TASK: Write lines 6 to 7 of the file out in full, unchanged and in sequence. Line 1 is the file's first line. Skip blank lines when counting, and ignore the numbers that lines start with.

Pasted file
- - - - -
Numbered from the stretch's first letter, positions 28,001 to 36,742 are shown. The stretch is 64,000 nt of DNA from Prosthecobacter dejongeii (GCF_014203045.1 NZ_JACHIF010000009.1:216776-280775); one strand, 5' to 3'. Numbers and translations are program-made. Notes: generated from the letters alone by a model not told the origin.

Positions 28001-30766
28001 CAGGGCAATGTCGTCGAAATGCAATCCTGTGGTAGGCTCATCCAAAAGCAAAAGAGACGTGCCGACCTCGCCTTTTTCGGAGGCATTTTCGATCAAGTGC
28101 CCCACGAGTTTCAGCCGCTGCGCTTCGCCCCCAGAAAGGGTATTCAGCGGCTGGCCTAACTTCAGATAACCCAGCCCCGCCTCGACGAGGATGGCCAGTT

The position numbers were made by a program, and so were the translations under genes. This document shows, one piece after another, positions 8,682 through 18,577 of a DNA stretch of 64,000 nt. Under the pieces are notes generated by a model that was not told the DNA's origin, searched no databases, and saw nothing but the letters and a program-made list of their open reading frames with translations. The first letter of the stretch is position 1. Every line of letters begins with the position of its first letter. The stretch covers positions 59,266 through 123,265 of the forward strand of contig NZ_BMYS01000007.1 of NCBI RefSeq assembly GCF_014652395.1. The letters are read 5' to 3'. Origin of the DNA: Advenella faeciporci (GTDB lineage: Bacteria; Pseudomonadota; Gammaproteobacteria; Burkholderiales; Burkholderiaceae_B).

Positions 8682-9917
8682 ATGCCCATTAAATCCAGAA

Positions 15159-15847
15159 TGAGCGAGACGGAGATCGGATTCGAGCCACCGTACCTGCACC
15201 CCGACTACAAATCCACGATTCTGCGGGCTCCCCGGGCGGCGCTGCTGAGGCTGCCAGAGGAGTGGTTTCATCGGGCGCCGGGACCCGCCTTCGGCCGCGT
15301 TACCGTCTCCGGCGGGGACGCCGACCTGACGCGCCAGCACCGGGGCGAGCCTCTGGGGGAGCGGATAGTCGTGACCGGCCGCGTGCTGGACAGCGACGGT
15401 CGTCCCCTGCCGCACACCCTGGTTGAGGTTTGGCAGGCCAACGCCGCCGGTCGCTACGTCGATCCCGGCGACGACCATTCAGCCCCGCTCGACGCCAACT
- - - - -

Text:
Positions 8682-9917
8682 ATGCCCATTAAATCCAGAA